# What's the difference between a calculus and a programming language?

I think I'm pretty confused about what's called a calculus and what's called a programming language.

I tend to think, and might have been told, that a calculus is a formal system for reasoning about the equivalence of programs. Programs have an operational semantics specified by a machine, that should (I think?) be deterministic. In this way, a (correct) calculus for a language $L$ is a proof method for program equivalence.

This seems like a reasonable split to me, but is this the commonly accepted meaning? Or maybe it's even wrong?

Related, why are some operational semantics nondeterministic (assume it is confluent)? What is gained from leaving the choice of strategy open?

I'd really appreciate some clarification on these; and concrete references even more! Thanks!

• They are different words for different ways of looking at the same thing. Commented Jun 13, 2017 at 4:47
• @Raphael, how does it answer the question? This is not the place to do philosophy. Commented Jun 13, 2017 at 4:58
• Sometimes a little philosophy is necessary, anywhere. Commented Jun 13, 2017 at 14:24

The meaning of the words is not fixed, but I can give you my interpretation.

A calculus is something that we calculate with in the sense of juggling equations (think manipulation of Taylor series or computation of integrals in analysis). A calculus tells us what the rules of manipulation are, but not which ones we should used in a given situation.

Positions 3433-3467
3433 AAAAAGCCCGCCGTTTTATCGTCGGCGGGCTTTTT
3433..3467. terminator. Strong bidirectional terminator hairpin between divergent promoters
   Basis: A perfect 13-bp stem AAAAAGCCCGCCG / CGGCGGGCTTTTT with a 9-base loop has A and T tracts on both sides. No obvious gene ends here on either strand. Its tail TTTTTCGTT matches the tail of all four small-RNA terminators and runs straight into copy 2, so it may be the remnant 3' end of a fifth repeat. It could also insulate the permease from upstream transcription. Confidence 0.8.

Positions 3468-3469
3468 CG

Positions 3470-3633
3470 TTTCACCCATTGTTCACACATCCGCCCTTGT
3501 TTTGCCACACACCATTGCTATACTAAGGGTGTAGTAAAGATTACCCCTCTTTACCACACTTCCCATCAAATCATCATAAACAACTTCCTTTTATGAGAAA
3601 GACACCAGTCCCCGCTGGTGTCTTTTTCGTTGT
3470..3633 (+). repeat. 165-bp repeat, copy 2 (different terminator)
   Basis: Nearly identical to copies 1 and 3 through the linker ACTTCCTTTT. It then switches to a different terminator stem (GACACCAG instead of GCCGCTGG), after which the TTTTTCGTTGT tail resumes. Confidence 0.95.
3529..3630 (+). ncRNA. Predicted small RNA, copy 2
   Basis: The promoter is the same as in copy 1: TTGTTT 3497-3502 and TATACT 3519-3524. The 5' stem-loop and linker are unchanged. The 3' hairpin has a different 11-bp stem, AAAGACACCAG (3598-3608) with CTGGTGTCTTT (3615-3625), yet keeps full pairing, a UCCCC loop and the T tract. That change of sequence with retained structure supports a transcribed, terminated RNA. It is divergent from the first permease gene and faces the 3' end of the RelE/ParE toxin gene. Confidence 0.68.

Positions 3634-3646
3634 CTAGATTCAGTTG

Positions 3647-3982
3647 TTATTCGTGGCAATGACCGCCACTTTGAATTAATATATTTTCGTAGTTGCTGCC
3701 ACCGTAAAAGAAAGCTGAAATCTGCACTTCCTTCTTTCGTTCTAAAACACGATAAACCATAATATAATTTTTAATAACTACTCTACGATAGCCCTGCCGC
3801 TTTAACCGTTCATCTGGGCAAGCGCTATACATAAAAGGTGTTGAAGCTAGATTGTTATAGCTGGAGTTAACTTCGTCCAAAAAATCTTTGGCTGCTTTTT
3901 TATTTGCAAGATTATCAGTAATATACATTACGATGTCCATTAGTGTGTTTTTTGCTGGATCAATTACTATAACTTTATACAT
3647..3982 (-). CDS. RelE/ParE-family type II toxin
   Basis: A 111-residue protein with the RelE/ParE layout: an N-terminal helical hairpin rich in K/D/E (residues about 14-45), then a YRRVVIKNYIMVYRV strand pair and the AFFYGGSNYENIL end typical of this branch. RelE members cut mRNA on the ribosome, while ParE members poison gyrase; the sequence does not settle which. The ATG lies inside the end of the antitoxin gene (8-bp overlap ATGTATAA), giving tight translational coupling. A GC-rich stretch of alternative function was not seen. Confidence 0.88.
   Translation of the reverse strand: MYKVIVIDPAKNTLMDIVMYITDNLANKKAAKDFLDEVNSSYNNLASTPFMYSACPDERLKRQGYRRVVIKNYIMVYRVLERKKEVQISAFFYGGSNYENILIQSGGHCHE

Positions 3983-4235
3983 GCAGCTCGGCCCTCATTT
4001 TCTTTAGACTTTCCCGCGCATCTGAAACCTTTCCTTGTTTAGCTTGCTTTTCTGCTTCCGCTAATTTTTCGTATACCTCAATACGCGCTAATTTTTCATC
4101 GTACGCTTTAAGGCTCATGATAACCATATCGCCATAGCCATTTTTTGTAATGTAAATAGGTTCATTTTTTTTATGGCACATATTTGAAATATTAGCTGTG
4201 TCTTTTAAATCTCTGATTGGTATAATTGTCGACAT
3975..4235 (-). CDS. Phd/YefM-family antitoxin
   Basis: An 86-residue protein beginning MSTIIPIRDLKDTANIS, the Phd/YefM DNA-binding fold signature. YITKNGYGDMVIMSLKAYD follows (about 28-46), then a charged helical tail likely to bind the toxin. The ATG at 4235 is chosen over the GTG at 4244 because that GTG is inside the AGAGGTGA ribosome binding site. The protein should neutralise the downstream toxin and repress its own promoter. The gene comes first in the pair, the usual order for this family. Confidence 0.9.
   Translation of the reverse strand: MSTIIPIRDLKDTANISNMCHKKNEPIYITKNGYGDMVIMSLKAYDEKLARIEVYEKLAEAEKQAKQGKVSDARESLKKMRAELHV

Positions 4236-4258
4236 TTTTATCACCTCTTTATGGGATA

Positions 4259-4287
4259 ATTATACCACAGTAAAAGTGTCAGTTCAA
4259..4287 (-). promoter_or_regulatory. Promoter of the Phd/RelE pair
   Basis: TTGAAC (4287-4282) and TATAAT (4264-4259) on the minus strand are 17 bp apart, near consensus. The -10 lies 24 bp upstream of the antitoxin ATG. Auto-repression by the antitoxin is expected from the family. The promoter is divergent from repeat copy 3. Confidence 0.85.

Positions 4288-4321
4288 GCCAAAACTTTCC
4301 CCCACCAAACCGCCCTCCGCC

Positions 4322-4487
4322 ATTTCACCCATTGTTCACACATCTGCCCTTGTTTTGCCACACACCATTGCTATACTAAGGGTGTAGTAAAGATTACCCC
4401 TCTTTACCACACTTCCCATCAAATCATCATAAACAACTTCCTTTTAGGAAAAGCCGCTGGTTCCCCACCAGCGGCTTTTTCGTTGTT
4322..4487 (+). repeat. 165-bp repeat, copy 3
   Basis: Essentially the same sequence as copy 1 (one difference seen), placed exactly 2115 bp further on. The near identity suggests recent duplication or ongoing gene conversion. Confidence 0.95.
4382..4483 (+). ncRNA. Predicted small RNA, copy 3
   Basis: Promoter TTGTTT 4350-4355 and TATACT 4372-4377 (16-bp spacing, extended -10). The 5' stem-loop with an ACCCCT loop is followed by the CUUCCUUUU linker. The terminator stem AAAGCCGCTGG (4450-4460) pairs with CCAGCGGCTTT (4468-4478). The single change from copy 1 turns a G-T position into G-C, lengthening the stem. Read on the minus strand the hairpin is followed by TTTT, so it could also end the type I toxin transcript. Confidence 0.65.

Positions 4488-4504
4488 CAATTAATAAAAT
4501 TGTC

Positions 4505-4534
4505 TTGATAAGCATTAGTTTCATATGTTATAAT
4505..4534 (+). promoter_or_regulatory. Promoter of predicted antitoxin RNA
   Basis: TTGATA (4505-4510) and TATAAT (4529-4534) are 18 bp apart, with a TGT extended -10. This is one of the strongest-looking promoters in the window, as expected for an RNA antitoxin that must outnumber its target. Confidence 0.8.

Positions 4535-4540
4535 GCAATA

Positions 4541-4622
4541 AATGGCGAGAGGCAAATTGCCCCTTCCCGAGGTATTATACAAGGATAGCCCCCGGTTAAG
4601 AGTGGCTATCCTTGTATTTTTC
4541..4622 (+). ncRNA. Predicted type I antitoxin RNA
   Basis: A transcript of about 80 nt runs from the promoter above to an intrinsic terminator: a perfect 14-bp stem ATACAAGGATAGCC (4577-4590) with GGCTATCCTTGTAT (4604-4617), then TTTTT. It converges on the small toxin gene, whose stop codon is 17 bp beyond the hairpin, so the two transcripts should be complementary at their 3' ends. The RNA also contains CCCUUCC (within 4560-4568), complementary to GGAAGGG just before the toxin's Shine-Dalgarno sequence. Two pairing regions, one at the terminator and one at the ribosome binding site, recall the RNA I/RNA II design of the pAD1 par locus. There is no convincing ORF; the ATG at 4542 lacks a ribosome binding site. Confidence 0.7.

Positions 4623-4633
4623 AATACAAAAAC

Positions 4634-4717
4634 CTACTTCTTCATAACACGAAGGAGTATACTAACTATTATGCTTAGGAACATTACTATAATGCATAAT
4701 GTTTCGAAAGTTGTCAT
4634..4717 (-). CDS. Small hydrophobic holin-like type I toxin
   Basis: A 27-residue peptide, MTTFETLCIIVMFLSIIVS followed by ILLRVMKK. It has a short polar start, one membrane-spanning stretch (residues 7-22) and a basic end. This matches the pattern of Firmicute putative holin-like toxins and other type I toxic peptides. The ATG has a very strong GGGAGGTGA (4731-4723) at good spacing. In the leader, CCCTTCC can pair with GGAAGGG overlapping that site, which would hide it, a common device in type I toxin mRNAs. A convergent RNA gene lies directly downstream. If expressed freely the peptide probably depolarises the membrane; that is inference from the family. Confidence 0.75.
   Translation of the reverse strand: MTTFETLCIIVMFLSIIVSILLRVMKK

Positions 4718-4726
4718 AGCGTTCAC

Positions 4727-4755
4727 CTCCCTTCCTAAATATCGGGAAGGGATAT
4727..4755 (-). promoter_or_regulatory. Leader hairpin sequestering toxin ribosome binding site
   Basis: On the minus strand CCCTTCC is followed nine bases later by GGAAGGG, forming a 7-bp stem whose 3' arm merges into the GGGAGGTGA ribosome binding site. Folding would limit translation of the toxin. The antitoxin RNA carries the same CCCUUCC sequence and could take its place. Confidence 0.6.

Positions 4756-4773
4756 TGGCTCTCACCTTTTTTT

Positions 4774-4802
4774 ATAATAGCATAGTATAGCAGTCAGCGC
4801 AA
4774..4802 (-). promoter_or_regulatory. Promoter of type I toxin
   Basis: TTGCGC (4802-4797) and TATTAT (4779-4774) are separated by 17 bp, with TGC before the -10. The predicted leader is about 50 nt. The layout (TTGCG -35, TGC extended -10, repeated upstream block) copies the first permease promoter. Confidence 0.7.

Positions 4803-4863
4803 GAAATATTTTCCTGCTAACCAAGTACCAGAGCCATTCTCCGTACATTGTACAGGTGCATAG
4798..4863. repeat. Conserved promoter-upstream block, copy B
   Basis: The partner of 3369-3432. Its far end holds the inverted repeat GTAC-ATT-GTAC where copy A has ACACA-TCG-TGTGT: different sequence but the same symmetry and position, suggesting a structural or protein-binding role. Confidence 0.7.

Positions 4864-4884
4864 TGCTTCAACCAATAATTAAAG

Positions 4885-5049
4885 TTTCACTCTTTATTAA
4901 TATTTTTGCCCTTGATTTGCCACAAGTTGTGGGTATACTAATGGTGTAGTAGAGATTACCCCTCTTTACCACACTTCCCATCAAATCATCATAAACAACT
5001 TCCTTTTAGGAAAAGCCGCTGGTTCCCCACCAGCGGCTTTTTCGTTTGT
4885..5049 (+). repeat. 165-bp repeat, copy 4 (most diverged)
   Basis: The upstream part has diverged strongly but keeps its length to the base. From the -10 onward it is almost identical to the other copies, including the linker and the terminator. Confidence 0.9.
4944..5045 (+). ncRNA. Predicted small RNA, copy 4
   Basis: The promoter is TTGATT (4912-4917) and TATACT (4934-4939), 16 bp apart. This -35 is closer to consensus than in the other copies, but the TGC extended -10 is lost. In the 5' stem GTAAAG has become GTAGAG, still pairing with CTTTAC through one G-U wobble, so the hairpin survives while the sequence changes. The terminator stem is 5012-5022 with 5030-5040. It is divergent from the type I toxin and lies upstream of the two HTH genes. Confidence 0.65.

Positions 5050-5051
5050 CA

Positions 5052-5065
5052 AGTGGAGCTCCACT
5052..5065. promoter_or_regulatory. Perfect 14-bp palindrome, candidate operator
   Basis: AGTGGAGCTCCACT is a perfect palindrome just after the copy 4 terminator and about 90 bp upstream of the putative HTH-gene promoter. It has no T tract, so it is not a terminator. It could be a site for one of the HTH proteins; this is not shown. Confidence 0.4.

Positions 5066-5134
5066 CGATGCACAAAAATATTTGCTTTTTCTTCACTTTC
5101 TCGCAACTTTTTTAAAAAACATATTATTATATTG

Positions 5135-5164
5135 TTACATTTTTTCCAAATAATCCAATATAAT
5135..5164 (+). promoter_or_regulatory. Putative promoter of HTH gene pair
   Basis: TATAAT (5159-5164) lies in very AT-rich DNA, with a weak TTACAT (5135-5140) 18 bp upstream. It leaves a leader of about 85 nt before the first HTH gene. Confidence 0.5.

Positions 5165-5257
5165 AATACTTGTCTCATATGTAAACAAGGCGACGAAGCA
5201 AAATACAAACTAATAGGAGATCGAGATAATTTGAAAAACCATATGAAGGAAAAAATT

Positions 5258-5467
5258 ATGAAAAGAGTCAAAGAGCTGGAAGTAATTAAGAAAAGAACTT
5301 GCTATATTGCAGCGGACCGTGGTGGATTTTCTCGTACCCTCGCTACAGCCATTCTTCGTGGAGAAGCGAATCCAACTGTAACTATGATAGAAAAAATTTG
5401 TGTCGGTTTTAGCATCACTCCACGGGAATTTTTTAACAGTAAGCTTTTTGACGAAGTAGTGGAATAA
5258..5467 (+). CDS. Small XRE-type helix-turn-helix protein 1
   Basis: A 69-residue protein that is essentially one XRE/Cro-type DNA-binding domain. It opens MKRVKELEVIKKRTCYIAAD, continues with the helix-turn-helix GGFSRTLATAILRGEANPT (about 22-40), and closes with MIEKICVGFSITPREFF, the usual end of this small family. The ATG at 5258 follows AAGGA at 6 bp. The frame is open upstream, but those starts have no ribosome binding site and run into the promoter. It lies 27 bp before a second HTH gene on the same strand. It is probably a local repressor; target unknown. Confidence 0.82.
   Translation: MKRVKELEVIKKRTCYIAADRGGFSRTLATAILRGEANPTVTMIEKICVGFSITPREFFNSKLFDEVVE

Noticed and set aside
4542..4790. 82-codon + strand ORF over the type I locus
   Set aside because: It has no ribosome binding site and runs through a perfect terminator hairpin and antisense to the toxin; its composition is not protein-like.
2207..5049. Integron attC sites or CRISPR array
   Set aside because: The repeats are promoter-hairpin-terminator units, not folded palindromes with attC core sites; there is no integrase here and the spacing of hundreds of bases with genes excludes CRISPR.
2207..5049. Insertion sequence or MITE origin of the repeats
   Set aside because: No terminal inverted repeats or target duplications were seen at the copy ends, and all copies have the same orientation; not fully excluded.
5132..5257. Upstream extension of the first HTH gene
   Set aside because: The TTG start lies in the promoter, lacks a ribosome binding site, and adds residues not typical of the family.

A programming language is something that tells us how to calculate. It tells us precisely how to use the rules. We typically let the computer use the rules, as it is much faster. The rules may be non-deterministic, and there may be very good reasons for them being non-deterministic. It may be in the nature of the calculus that it is non-deterministc (think concurrent communicating processes), or fixing a particular strategy may be detrimental to implementation techniques and optimization.

For example, the $\lambda$-calculus is an equational theory. There are expressions and equations telling us when expressions are equal. The equations do not tell us how to apply them, although people usually have hidden agendas and they present the equations so that later on they can derive useful evaluation strategies from them. But in its essence $\lambda$-calculus is a bunch of equations. It is not a programming language.

In contrast, Standard ML is a programming language. It is given in terms of operational semantics, i.e., rules of computation. There are derived notions of equality (contextual equivalence, observational equivalence, etc.) which we can put on top of it to think of it as a kind of calculus.

Of course, there are often useful connecitons between a calculus and its manifestation as a programming language. Confluent normalization is just one way of passing from the calculus to the programming language (although sadly some people have made it into a religion of sorts). The interplay between calculi and programming languages is important: the programming languages can actually be used, but the calculi explain what the programs are about.

Just to annoy people, let me also state that pretending that there is no difference between a calculus and its operational manifestation sometimes leads to skewed views of programming and mini-religions within the programming community. You may try to guess which language I have in mind. (It's a very cool language!)